Uttarakhand: Committee formed to consider Van Gujjars forest rights

The committee is expected to submit its report after analysing all issues raised by the Tribe within 6 months 

The Uttarakhand Government has decided to form a five-member committee to look into the eviction and rehabilitation problems faced by the nomadic tribe of Van Gujjars in the state, as reported by The Hindustan Times. The High Court of Uttarakhand was informed about the formation of a committee by the State on October 20, 2020.

The committee comprises Principal Chief Conservator of Forests and Wildlife, Uttarakhand; the State chief wildlife warden; field director, Rajaji Tiger Reserve; a person nominated by the Wildlife Institute of India (WII); and a person nominated by the World Wildlife Fund (WWF). The committee is also supposed to factor in the Scheduled Tribes and Other Traditional Forest Dwellers (Recognition of Forest Rights) Act, 2006, a legislation that recognizes the historical abuse meted out against the tribal communities of India.


A bunch of PIL’s were filed at the High Court by Arjun Kasana of Think Act Rise Foundation, Himalayan Yuva Gramin Vikas Samiti, Van Adhikar Samiti Dudhala highlighting the troubles faced by the community with respect to their forest rights and illegal eviction.

On August 17, 2020 in the matter Think Act Rise Foundation vs State of Uttarakhand and others (WP [PIL] No. 140 of 2019) and all other PIL’s clubbed together, acting Chief Justice Ravi Vijaykumar Malimath and Justice NS Dhanik had said, “On a prima facie, consideration of the contention advanced, we are of the view that the rights of the van gujjars require to be considered appropriately. Various allegations have been made by the petitioner against the State and their agencies with regard to enrichment and various other acts of commission and omission committed by the State. We are of the view that the legal rights of the van gujjars as available in law requires to be protected. They require not only the protection of the law, but the benefit of the law also.”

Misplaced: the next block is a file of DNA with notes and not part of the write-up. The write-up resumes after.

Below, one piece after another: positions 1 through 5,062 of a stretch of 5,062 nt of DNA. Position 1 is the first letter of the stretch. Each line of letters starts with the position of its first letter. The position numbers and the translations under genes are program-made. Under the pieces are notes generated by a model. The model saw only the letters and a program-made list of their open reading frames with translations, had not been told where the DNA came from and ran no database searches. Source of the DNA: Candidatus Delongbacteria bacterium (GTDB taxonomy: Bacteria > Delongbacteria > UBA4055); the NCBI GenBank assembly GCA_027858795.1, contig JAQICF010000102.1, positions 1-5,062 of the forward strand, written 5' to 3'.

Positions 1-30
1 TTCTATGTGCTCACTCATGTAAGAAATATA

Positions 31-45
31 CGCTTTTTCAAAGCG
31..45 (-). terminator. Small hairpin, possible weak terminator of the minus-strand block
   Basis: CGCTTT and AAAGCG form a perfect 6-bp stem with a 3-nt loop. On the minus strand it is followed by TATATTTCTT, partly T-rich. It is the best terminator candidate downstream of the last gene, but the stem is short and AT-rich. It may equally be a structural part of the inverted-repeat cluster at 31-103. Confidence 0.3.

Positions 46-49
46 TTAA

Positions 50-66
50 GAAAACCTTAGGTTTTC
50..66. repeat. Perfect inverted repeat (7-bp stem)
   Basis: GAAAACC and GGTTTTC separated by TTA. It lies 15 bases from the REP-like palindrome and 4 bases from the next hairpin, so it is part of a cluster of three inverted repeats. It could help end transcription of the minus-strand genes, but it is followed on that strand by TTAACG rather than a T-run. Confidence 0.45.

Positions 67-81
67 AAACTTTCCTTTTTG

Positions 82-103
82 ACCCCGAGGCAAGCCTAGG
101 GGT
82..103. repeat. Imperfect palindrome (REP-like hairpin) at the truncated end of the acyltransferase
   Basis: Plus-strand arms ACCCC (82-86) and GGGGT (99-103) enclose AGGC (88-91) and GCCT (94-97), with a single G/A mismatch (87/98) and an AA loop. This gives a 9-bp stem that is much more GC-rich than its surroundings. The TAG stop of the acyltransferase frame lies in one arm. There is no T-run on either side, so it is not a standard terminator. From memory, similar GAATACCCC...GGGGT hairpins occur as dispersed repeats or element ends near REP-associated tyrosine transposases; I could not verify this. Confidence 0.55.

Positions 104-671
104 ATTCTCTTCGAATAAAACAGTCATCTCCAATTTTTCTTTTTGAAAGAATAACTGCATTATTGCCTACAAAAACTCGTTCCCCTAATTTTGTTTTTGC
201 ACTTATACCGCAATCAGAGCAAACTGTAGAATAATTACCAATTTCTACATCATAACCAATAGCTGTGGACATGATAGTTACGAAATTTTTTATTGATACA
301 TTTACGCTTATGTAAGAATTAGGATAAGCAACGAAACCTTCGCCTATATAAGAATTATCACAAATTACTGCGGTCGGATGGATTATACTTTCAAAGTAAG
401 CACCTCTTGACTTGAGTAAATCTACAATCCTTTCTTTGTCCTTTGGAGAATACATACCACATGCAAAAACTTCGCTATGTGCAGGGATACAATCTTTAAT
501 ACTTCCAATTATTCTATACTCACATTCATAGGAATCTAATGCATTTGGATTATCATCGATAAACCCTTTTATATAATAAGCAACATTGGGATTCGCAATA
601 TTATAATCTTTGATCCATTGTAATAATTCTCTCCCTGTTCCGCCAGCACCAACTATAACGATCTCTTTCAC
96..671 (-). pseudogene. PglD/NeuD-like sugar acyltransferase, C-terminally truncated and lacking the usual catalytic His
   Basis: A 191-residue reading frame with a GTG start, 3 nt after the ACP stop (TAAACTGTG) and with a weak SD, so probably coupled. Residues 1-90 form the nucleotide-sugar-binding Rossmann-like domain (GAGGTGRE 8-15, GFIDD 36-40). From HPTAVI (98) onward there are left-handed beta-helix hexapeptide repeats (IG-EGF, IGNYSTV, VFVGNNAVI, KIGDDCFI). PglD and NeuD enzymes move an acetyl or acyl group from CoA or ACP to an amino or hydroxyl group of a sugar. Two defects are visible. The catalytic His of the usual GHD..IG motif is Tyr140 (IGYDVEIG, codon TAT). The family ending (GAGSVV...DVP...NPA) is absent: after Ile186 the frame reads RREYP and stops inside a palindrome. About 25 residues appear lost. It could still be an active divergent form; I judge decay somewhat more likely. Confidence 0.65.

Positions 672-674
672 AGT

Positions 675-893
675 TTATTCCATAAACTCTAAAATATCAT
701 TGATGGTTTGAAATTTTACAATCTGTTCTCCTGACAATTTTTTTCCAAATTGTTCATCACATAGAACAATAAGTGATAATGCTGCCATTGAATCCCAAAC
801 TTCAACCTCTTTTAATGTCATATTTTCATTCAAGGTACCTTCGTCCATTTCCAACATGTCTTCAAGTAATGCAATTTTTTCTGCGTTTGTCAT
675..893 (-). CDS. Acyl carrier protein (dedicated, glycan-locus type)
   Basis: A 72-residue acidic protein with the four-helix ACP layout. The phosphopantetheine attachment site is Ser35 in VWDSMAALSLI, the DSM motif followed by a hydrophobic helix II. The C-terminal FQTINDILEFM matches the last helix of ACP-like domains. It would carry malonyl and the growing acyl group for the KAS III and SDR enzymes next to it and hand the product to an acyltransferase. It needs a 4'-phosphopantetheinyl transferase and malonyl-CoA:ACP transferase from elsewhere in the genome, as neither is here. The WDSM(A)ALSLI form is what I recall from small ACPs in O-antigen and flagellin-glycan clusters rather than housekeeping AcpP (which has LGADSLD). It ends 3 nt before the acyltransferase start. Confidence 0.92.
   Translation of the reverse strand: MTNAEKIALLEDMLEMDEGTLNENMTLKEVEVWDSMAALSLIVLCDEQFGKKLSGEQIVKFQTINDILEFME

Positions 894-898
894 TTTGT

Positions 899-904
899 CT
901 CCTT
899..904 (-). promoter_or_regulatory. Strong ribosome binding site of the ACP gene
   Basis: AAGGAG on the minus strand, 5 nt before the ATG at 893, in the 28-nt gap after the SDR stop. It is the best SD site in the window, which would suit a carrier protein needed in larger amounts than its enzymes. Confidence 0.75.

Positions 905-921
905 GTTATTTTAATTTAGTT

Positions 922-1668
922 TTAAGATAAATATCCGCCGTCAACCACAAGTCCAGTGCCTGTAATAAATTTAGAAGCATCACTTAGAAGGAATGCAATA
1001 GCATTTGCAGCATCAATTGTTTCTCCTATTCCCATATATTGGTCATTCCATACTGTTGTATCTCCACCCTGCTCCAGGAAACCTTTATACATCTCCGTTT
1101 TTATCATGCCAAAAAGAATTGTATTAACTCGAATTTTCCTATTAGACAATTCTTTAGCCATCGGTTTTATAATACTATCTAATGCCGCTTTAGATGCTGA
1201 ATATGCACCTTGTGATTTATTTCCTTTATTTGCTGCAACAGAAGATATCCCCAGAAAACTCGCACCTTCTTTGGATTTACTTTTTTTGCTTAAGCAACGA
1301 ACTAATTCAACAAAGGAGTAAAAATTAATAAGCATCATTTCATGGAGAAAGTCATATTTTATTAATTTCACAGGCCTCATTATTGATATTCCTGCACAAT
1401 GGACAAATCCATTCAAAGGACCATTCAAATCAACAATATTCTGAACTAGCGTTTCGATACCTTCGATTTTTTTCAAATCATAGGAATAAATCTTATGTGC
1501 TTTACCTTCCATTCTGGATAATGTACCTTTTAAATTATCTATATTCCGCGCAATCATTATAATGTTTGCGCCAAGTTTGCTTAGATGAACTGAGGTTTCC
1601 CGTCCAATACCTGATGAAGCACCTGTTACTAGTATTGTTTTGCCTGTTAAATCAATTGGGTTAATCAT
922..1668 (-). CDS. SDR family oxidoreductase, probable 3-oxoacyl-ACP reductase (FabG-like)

They directed the respondent State to constitute a committee and come out with a proposal with regard to the scope of the committee, the extent to which the inquiry will be done by the committee and the period within which, a report or a solution will be offered by the committee for the entire dispute at large by September 28, 2020.

On September 28, the court further directed the State counsel to “apprise this Court as to whether the order dated 17.08.2020, by which a Committee has to be formed, has been complied with or not” and listed the case after 3 weeks. Finally, the court was informed about the panel on October 20.

Submissions made in favour of the Van Gujjars

The submissions made by Think Act Rise Foundation states that the Van Gujjars, who are forest dwelling semi-nomadic communities, have been staying in the various ranges of forests in Uttarakhand for several years and are dependent on the forest for their bonafide needs. It was further submitted that they are being forcefully evicted contrary to the provisions of the Indian Forest Act, 1927 insofar as it is applicable to the State of Uttarakhand.